Gourmet Mourned

Much of the outrage over today’s Conde Nast news has focused on the decision to kill Gourmet, a beloved magazine whose Conde competitor, Bon Appetit, had plenty of recipes but less history and prestige.

Corby Kummer of The Atlantic is in shock. The magical thinking has begun:

I refuse to believe that the magazine will be gone long. I’m an optimist. Conde Nast closed and then brought back House and Garden, another venerable title, and even if that folded again I choose to think that Gourmet, which like the recently closed Portfolio will apparently live on on the Web.

The British perspective, from the Guardian: “Working for Gourmet was like flying the Atlantic first class. It ruined you for other food magazines.” (Even if “for the British reader the result could often be too much to stomach”).

The death of Gourmet is depressing even to some people who don’t really care about food. “What sad news,” says Margaret Lyons on Entertainment Weekly‘s PopWatch. “Gourmet was one of the first grown-up magazines I got in to.”

Gourmet‘s demise also seems to have tapped into some deep-set domestic nostalgia. Gabriella Gershenson on The Feed writes:

I can try to wear my journalist hat and write about how the magazine influenced the way we eat, where it stood in the spectrum of other food coverage, but it’s not possible. Gourmet was something that I cherished, that I grew up with, that introduced me to food.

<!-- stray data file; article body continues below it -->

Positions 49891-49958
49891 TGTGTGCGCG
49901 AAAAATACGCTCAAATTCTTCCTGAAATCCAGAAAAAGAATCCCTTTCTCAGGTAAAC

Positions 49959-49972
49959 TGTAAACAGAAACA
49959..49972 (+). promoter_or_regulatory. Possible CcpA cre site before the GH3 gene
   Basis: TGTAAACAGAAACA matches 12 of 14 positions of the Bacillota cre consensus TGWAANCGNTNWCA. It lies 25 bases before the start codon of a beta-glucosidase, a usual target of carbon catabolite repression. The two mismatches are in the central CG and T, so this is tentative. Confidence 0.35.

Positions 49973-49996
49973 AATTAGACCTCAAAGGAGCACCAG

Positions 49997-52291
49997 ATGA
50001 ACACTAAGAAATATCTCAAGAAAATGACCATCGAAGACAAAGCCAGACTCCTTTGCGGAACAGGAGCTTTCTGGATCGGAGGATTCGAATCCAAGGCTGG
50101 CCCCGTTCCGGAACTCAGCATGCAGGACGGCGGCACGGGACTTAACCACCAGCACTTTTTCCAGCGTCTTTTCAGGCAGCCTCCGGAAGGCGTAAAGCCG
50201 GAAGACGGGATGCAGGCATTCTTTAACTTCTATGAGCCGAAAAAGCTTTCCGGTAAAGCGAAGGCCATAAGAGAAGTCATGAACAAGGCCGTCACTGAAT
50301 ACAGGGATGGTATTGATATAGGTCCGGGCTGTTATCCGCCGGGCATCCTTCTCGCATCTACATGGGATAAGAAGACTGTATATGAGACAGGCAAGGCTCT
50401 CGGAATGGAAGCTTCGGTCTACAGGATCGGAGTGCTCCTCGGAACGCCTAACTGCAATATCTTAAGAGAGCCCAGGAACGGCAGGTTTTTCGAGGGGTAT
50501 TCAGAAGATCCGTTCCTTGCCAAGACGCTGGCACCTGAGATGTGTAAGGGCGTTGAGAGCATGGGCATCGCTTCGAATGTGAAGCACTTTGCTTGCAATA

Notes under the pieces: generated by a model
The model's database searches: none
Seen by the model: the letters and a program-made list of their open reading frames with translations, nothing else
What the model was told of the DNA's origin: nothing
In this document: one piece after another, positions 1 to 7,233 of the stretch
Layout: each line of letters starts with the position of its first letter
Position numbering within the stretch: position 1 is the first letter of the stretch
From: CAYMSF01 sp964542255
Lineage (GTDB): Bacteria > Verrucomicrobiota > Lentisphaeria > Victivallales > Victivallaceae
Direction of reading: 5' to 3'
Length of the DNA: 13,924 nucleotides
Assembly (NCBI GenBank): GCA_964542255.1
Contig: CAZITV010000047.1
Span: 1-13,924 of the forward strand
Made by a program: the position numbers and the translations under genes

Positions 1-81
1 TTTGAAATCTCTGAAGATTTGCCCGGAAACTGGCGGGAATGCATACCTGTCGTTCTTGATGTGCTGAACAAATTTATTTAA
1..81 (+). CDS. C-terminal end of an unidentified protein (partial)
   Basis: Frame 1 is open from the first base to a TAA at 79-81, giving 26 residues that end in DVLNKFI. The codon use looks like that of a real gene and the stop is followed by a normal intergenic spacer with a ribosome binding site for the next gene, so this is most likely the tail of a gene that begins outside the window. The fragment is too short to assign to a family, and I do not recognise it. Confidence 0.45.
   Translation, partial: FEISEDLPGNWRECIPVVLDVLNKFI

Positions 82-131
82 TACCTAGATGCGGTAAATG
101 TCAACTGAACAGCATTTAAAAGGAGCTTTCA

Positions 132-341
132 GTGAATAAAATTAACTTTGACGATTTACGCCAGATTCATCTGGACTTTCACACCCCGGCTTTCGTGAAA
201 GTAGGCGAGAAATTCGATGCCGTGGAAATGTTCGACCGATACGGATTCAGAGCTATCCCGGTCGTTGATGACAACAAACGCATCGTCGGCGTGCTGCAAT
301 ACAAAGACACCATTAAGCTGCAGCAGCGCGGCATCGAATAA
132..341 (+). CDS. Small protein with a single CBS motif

Of course, then there’s the undercurrent of high-brow indignation. N.P.R.’s Monkey See blog explains the difference between Conde’s two food titles:

Bon Appetit reports the goings-on at Fox’s Hell’s Kitchen, which is trashy even for a cooking-related reality show, while Gourmet featured a blistering review of Julie & Julia that takes as vitriolic an anti-Julie-Powell a position as I’ve seen anywhere.

But love is one thing; the bottom line is another. A business post on The Atlantic‘s site gives the numbers, then compares the two official Conde statements posted on Gawker in the last year. Today, the official work is that the company will “concentrate our publishing activities in the epicurean category on Bon Appétit.” Back in March, Chuck Townsend called Gourmet and Bon Appetit “two completely different magazines,” and “both circulation powerhouses.”

“You may live to eat those words, Chuck,” predicted Gawker at the time.

Gourmet Mourned